House of Commons - Explanatory Note
Care Standards Bill [H.L.] - continued          House of Commons

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Nurses' Agencies Act 1957

330. The current arrangements for nurses' agencies are set out in the Nurses Agencies Act 1957 and associated regulations. In order to operate, agencies have to be licensed. The licensing authority is the County or Borough Council, and in many cases this duty has been delegated to District Councils. The principal requirement regarding conduct of an agency on the face of the 1957 Act is that the selection of each nurse for each placement must be made by, or under the supervision of, a qualified nurse. The Nurses Agencies Regulations 1961 (as amended) set out the classes of nurse that agencies can supply, the form that applications for registration should take, the records agencies should keep and the registration and annual fees payable.

Regulation of Professional Social Work Training

331. There are approximately one million people who work in social care. The large majority have no recognised qualifications or training, and there are no nationally agreed standards of practice or conduct. A relatively small number of these million or so workers are employed as social workers. The majority of social workers have a professional qualification, which may be the Diploma in Social Work (DipSW), the current qualification, or its predecessors, the Certificate of Social Services and the Certificate of Qualification in Social Work. The training of social workers is currently regulated by the Central Council for Education and Training in Social Work (CCETSW).

332. CCETSW was originally established under the Health Visiting and Social Work (Training) Act 1962, under the name of "the Council for Training in Social Work". It has undergone two major changes since then, and was established in its present form under section 10 of the Health and Social Services and Social Security Adjudications Act 1983 (the HASSASSA Act).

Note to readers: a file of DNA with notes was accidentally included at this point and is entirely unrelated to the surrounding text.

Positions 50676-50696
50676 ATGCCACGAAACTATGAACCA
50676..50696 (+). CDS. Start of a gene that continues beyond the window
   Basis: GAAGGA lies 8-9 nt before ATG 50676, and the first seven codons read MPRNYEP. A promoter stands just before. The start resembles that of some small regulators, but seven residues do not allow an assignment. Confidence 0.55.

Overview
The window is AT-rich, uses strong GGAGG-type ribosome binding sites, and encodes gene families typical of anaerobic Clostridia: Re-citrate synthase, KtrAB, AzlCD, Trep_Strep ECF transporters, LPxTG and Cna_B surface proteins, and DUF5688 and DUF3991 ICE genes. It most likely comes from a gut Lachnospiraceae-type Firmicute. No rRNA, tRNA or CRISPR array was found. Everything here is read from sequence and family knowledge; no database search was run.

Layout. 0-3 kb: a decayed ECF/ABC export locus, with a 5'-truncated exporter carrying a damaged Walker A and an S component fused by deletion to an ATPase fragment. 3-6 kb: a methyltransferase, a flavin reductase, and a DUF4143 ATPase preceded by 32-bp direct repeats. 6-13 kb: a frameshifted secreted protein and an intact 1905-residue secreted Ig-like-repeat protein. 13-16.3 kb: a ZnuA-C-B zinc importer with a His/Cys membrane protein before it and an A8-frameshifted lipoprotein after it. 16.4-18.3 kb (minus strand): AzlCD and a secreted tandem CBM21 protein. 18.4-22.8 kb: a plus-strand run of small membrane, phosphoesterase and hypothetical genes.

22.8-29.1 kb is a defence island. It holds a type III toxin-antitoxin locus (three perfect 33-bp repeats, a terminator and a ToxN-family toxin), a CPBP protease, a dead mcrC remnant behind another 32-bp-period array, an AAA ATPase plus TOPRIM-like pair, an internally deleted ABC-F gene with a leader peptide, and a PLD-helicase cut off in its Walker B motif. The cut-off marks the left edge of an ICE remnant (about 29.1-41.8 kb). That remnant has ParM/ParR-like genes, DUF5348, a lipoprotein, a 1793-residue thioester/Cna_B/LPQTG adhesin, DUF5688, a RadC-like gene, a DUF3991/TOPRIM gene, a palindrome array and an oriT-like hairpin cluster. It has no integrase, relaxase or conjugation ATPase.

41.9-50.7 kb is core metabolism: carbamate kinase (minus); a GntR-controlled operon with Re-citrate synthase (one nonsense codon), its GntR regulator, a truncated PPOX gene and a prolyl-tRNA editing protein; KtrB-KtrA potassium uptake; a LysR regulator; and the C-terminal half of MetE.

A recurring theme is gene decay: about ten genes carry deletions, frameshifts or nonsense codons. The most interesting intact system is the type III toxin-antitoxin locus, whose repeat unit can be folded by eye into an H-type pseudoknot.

333. CCETSW's functions are concerned with training in relevant social work, with some additional functions. 'Relevant social work' is defined in section 10(16) to mean such social work as is required in connection with health, education or social services provided by local authorities, voluntary organisations and certain Northern Ireland bodies, or in connection with the probation service. The functions are set out in section 10(3) of the HASSASSA Act as follows:

    10 (3) To promote training in relevant social work by:

    (a) seeking to secure facilities for training persons in such work,

    (b) approving courses as suitable to be attended by persons engaged, or intending to engage, in such work; and

    (c) seeking to attract persons to such courses.

334. Approvals for courses are made in accordance with the CCETSW's rules, which are made by CCETSW and approved by the Privy Council. The approval process may include specifying subjects to be included in the course and specifying the conditions for admissions to the courses. Section 10(6)(a) empowers the Council to conduct examinations for approved courses. Section 10(4)(b) gives CCETSW the power to make a professional social work award to students who successfully complete one of the courses it regulates.

335. If CCETSW considers that the provision of training is inadequate, it has power in section 10(5) to provide or to secure provision of courses for this purpose, although in practice sufficient courses have come forward seeking CCETSW's approval. There is a further power in section 10(6)(b) to enable the Council to carry out, or assist others in carrying out research into relevant social work training.

336. In order to attract people to the courses, section 10(7) enables the Council to make grants and pay travelling and other allowances to people resident in Great Britain, to enable them to take up training. This power extends to Great Britain only; the Department of Health and Social Services for Northern Ireland continues to award grants directly to residents of Northern Ireland who undertake social work training.

337. Section 10(11) enables the Secretary of State to confer additional functions on CCETSW by regulation. This has been exercised once, through the Central Council for Education and Training in Social Work (Functions) Regulations 1991 (SI 1991 No 1123). The effect of these regulations is to extend CCETSW's powers to include responsibility for training in the private sector.

338. Schedule 3 of the HASSASSA Act sets out the constitution of CCETSW, including membership of the Council, its committees, proceedings, staff, payment of allowances to members and arrangements for accounts and audit. CCETSW is funded by grant-in-aid to cover approved

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Prepared: 10 April 2000